The best books for Florida-philes

Bruce Hunt Author Of Visiting Small-Town Florida, 4th Edition
By Bruce Hunt

The Books I Picked & Why

The Everglades: River of Grass

By Marjory Stoneman Douglas

The Everglades: River of Grass

Why this book?

Miami Herald columnist and author Marjory Stoneman Douglas can rightfully be described as the woman who saved the Everglades. The Everglades: River of Grass was published in 1947, the same year Everglades National Park opened. For over fifty years Douglas fought tirelessly against human encroachment on the Everglades and devoted nearly all her time to explain how vital it was to the entire state of Florida. In the 1960s (while in her late seventies) she became involved with the Audubon Society of Miami’s efforts to halt the building of an international airport in the Everglades. She also formed the Friends of the Everglades, an organization that is still today one of the most powerful voices for the area’s preservation. Proving that good people do not always die young, Marjory Stoneman Douglas passed away in 1998 at the age of 108.


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The Wilder Heart of Florida: More Writers Inspired by Florida Nature

By Jack E. Davis, Leslie K. Poole

The Wilder Heart of Florida: More Writers Inspired by Florida Nature

Why this book?

The Wilder Heart of Florida is a marvelous collection of essays on wild and natural Florida, selected and edited by Dr. Leslie Poole, Assistant Professor of Environmental Studies and History at Rollins College, and Dr. Jack Davis, Professor of History at the University of Florida. It is a second volume to the renowned 1999 The Wild Heart of Florida, and features insightful chapters penned by experts on real Florida, like Cynthia Barnett, Lauren Groff, Totch Brown, Lars Anderson, Marjory Stoneman Douglas, Clay Henderson, as well as Jack Davis, and Leslie Poole, among others.


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Cross Creek

By Marjorie Kinnan Rawlings

Cross Creek

Why this book?

Marjorie Rawlings is best known for The Yearling, but her autobiographical Cross Creek paints a vivid picture of rural north/central Florida in the 1920s and 1930s. It describes both her hard-scrabble life and her endearing connections to the people who live in the quiet back-woods hamlet of Cross Creek. Remarkably, even today this area is sparsely populated. Rawlings’ circa-1890 home and the surrounding property are now the Marjorie Kinnan Rawlings State Historic Site.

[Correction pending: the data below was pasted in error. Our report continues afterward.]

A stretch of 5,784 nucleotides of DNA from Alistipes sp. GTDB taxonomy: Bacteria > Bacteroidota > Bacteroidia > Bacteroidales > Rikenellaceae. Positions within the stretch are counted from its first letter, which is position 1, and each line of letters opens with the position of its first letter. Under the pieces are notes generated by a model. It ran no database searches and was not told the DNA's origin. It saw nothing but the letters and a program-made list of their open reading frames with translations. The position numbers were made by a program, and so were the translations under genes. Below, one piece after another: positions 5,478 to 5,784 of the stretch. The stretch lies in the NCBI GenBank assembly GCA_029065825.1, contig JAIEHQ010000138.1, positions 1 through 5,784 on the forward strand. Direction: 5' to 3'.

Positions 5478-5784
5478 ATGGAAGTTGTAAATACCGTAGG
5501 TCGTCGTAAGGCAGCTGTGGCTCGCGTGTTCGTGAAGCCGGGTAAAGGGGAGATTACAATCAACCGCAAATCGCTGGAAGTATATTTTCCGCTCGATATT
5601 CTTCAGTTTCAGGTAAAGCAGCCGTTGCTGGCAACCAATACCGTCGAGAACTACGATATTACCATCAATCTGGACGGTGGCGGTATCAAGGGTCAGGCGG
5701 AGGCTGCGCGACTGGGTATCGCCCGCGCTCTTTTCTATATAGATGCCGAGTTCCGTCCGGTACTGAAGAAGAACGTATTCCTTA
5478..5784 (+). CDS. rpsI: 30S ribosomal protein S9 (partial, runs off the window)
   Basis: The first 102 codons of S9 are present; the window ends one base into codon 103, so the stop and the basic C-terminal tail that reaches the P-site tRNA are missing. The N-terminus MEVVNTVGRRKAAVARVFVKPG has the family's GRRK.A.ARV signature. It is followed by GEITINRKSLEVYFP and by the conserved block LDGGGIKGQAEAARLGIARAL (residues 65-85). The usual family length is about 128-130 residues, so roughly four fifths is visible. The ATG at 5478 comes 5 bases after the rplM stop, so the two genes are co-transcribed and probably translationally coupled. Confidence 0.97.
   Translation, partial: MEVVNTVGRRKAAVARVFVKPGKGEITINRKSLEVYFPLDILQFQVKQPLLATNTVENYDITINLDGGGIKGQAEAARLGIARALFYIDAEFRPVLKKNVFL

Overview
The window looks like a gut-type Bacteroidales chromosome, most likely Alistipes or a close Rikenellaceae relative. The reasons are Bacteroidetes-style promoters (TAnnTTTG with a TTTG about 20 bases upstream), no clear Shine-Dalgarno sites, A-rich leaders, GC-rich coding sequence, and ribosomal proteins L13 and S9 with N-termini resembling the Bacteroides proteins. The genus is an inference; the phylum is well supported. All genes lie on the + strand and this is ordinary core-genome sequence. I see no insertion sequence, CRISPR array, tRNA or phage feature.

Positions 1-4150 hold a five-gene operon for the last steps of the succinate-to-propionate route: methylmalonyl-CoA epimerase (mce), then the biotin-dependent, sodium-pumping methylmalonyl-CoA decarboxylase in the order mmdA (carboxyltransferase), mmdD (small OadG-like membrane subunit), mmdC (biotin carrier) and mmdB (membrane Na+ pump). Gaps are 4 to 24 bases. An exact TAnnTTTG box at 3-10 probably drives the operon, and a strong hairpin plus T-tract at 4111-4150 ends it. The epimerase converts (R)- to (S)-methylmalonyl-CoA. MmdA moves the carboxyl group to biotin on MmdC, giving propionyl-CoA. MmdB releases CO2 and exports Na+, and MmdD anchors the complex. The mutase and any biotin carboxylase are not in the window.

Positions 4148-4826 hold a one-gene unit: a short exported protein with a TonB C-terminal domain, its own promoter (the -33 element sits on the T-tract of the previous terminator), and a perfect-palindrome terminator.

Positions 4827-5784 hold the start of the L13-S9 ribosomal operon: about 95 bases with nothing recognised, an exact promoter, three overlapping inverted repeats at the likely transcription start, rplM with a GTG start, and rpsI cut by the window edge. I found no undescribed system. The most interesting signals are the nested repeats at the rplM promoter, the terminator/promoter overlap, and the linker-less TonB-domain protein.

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Mile Marker Zero: The Moveable Feast of Key West

By William McKeen

Mile Marker Zero: The Moveable Feast of Key West

Why this book?

William McKeen’s account of the evolution of 1960s–1970s Key West reads like a novel. Based largely on his interviews with Tom Corcoran (who was there then and knew everybody), McKeen tells the wild tales of some of Key West’s most eccentric and now famous characters from that era, like Tennessee Williams, Thomas McGuane, Margot Kidder, Jim Harrison, Hunter Thompson, and Jimmy Buffett.


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Florida Place Names: Alachua to Zolfo Springs

By Allen Morris

Florida Place Names: Alachua to Zolfo Springs

Why this book?

Allen Morris’s compilation of Florida places, by name, tells the stories of each—the origin of their names, their histories, and who settled them. It was published in 1995 but all the information is just as current today. It is a fascinating read and has been an invaluable history research tool for every one of my Florida books.


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